By: A. Aarsten, G. Elia, G. Menga
Published in: PLoPD1
Category: Automated Manufacturing, Concurrent Systems
Summary: Patterns and a framework of reusable classes for the design of concurrent, possibly distributed, information systems, with applications in computer-integrated manufacturing.
To cope with complexity, organize system functions in hierarchical, decentralized control modules. Each layer of the hierarchy has modules of control that contain similar classes of functions.
To enhance reusability in a hierarchy of layers of control: (1) Don't allow two modules in the same layer to communicate directly. (2) When a client sends a message to a server, it should be done explicitly, in caller/provider fashion. (3) A server should respond by sending events through a broadcast/listener mechanism.
In a complex system, control modules perform services concurrently, and concurrency assumes different scales of granularity. Represent fine-grained activities as event-driven, atomic actions that access sequential objects. Let medium-grained activities run in a thread of control to share blocking objects. Large-grained activities are separate active objects.
Communication through events can be intraservice, generating a small-grained concurrency, or interservice, creating a larger-grained concurrency. Use the broadcast/listening mechanism to raise and listen to events.
Services of a control module must wait for a condition to occur or for data to be transferred before they can perform an action concurrently with others. Blocking objects can solve this problem. Define an abstract class Condition to define any blocking object. Timers, semaphores, event handlers, and shared queues can be derived by inheritance or encapsulation.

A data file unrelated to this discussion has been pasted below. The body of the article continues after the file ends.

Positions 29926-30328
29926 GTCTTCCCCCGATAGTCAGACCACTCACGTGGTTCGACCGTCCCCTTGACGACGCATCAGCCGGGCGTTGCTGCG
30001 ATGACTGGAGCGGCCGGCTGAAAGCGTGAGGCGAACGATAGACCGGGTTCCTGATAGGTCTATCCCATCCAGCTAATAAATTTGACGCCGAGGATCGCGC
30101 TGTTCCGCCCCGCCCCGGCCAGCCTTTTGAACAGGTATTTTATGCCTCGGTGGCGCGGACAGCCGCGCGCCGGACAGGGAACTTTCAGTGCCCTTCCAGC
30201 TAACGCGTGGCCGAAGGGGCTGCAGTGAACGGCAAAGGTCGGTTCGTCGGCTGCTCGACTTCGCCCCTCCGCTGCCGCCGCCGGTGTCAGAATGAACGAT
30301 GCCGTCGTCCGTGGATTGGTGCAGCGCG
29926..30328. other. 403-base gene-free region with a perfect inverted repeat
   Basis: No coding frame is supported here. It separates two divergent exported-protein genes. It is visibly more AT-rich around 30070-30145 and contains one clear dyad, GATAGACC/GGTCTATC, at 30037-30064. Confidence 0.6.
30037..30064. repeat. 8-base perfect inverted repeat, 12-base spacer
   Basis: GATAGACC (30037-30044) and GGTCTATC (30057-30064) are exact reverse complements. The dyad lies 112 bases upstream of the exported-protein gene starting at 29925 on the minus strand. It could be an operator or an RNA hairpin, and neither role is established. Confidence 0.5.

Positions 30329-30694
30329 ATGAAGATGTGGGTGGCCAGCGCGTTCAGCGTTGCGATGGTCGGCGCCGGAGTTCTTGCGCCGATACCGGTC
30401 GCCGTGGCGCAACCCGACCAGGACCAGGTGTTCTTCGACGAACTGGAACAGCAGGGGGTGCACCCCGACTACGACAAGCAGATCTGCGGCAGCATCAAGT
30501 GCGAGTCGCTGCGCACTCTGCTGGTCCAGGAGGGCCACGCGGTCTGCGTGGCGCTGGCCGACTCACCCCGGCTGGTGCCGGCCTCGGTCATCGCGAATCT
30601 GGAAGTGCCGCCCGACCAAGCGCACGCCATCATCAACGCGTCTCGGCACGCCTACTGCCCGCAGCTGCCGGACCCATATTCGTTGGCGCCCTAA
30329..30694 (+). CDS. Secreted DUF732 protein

Category: Automated Manufacturing, Concurrent Systems, Event-Driven Systems
Control modules must provide services concurrently; therefore provide a common representation at different levels of the hierarchy for standardization purposes, and encapsulate resources and the services that manipulate them. Use a Client/Server/Service model, with two classes: Service and Server. Service encapsulates a thread of execution and can have internal data. Server defines the common characteristics of all active objects.
Control modules manage different pools of shared resources and can offer different kinds of services. Assuming a Server base class: (1) Identify resources the control module needs. Resources shared by the services of an active object can only be blocking objects or other active objects. (2) Identify the different services. Specify their behavior in terms of FSMs extended by sequential objects. (3) Use a graphical notation and SDL to specify service behavior. (4) Define a doService method as a switch statement.
Control modules offer different kinds of services. Use an Interface object to access each server.
To ensure a seamless evolution from simulation to final implementation, maintain two versions of each object: the prototype and the reality object. When moving from simulation to reality, replace the prototype object with the reality object. Ensure consistent transition by having the implementations inherit from a common base class that defines their interface. See From Prototype to Reality
Divide distributed objects into two parts: an interface proxy and the implementation. In the original system, replace objects that have been moved to other nodes with proxy objects to forward requests to the remote object they represent. On the remote node, add support for listening for requests and forwarding them to the correct object.
Category: Automated Manufacturing, Distributed Systems